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Over one billion people - a fifth of the world's population - are homeless or live in very poor housing. The number is rising rapidly: the United Nations believes it may reach two billion early in the next century. Adequate shelter is, therefore, one of the most urgent needs in world development.

During the past few years, traditional roofing materials have increasingly lost their importance: grass and thatch roofs have a short lifespan and the raw material is getting scarce; burnt clay tiles require much energy input in production and a heavy timber substructure for the house. The existing industrial alternatives as for example asbestos cement or galvanized iron are the most widespread of non-traditional roofing products but they require a high initial investment.

A Massai woman builder plastering her traditional Massai house in Kenya
(Shelter Forum - click on the picture)

One of the most effective ways of overcoming these problems is to use building materials and construction techniques that poor people can afford and manage themselves, drawing upon local resources and skills. This has the added benefit of creating employment among local manufacturers and builders.

New shelter policies are also needed - for instance, in helping poor people to obtain loans to buy land and build houses, in providing security of tenure, or in devising building codes that allow the use of alternative materials in construction.

Non-government organizations (NGOs) and community groups can play an important role in addressing such issues and stimulating change, especially with the state's retreat from this sector in many countries.

Massai women in Kajido putting the finishing touches to a new roof

Marisiet Saitoti is a member of one of the Massai women's groups that IT has been working with in Kajiado District in Kenya. Her home, which was in need of repair, is now a demonstration house for new building techniques developed at the Massai Rural Training Centre with IT's help.

Marisiet's priorities were to reduce the amount of time she was spending on keeping the roof waterproof and on collecting water, to cut down the amount of smoke from her cooking fire lingering in the house and to increase the light coming in. She agreed with her group who would work on the necessary improvements and which materials she would provide herself. Her house now has a ferro-cement roof with built-in gutters to collect rainwater and a ferro-cement water jar for keeping it. Improved windows and ventilation let in light and allow smoke to escape.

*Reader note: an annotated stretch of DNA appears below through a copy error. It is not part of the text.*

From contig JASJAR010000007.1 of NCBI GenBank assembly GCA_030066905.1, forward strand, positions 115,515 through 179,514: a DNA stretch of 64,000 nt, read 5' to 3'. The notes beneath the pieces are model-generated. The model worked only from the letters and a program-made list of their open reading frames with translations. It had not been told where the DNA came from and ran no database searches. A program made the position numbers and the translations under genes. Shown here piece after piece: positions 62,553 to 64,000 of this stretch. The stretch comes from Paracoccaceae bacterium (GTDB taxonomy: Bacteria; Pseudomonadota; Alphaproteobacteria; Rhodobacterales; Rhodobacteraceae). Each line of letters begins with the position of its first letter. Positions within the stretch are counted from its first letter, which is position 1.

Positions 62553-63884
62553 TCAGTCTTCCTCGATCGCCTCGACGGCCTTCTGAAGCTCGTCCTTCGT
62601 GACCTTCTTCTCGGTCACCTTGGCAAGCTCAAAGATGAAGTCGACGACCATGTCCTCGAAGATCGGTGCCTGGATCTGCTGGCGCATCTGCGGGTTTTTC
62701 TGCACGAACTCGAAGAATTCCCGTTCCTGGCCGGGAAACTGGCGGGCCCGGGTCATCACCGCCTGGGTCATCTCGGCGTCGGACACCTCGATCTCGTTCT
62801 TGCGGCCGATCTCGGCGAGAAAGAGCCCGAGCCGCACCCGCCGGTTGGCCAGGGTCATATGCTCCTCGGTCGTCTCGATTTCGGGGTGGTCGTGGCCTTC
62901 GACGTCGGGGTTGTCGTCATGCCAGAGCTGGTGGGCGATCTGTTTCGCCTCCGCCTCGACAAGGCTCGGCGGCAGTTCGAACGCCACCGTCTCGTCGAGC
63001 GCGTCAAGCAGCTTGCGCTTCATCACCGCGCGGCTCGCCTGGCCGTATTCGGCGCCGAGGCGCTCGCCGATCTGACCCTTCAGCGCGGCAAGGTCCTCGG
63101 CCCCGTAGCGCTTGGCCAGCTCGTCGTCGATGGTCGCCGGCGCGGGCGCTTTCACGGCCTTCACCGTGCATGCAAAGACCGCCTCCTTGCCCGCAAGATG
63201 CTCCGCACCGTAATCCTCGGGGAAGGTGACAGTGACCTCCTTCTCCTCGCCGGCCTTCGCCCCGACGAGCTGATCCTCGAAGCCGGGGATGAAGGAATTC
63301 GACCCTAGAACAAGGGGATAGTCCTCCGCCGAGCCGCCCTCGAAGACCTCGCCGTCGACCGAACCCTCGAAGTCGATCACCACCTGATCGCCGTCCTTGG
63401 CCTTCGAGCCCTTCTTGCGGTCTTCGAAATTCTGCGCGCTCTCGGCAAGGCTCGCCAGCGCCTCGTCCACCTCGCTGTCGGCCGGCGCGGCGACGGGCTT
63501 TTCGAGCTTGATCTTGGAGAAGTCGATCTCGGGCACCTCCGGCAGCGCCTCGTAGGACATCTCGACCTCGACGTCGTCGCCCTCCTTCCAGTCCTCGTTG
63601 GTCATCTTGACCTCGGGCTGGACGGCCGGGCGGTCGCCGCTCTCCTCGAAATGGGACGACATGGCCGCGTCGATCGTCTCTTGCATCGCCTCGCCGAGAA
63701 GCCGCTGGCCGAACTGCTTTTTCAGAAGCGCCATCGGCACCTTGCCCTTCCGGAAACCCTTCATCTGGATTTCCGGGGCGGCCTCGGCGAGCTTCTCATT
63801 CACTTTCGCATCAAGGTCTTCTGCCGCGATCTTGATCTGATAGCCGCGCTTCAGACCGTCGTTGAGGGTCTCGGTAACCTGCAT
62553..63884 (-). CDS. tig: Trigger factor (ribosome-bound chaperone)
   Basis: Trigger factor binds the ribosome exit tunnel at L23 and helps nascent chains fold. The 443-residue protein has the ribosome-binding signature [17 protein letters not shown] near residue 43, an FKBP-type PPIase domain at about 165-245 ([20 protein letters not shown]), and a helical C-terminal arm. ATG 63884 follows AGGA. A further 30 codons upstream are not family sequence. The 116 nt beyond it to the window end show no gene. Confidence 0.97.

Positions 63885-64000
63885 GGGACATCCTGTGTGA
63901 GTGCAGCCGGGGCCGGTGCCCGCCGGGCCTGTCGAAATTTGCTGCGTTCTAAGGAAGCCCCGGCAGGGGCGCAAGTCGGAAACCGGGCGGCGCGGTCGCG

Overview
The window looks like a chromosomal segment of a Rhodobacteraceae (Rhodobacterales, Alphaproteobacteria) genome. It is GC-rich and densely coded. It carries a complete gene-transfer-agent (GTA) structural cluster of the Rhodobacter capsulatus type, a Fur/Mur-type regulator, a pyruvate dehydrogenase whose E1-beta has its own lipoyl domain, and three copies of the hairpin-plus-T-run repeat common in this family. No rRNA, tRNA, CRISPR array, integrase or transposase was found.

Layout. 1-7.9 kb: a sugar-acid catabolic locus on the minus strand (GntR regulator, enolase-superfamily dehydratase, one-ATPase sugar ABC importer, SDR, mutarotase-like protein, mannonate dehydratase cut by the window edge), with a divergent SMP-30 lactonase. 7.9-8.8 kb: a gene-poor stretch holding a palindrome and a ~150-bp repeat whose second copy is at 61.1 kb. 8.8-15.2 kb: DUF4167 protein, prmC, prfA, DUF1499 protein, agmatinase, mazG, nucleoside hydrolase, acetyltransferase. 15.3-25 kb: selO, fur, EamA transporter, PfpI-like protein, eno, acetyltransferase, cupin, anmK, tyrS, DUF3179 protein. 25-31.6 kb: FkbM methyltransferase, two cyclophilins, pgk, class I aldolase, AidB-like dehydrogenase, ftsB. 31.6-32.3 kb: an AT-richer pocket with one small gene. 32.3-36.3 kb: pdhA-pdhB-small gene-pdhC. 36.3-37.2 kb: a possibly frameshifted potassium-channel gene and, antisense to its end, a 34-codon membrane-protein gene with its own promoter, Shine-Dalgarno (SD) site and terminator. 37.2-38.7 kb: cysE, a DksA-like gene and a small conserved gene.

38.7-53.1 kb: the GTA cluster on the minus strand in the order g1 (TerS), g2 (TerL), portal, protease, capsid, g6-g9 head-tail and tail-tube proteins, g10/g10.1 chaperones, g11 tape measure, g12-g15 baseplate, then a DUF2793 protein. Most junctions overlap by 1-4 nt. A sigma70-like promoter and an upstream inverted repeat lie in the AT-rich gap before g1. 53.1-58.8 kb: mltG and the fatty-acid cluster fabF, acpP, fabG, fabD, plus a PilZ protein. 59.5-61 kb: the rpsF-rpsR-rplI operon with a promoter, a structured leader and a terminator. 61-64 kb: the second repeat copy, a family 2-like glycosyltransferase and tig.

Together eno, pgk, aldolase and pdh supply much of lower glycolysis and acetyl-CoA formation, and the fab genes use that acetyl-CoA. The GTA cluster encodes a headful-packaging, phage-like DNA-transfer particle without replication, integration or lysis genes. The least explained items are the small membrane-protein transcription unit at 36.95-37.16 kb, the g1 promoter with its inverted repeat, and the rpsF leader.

Click on the picture to access:

"Alternative Roofing Material - A Study in Ethiopia"

In Ethiopia, as in many other developing countries, there is a scarcity of roofing materials. In Addis Ababa, the focus of this study, 95% of the roofs are covered with galvanized corrugated iron sheets (CIS). The aim of the study was to investigate what types of roofing materials could be produced in Ethiopia as alternative to CIS. The new materials should be possible to produce using locally available raw materials, and the need of import should be minimized. Three alternative roofing materials were proposed:

1. Concrete roofing tiles. This material is widely used all over the world including many African countries. Roofs of concrete roofing tiles are known to have good durability. The material can be produced in small scale using simple but sturdy equipment.

2. Fibre and micro concrete roofing (FCR/MCR) A limited production of FCR tiles exist today. FCR/MCR are, however, relatively new materials on the market and their durability is not well documented.

3. Clay tiles. This material was produced previously in Ethiopia. The material has good durability and high aesthetic qualities. The main disadvantage is the high energy consumption in production.

Fibre Concret Roofing (FCR) Technology seems to be a viable alternative. FCR can be produced, either as sheets or tiles, in small decentralized plants. It requires little initial investment and little energy input in production. Generally the raw materials, cement, sand, fibres like sisal or coir, plastic sheets and water are available locally. Local availability of raw materials for FCR production also means foreign exchange savings on the import of asbestos-cement and corrugated iron sheets. But even if there is no local cement plant in a country, there is a foreign exchange saving since most of the product value is added locally. FCR production is very labour intensive; job creation is possible with little investment...

...Radio Bridge Overseas is going to tell you a success-story from Kenya.



"How to make a strong roof from fibre and concrete"
14'59" /

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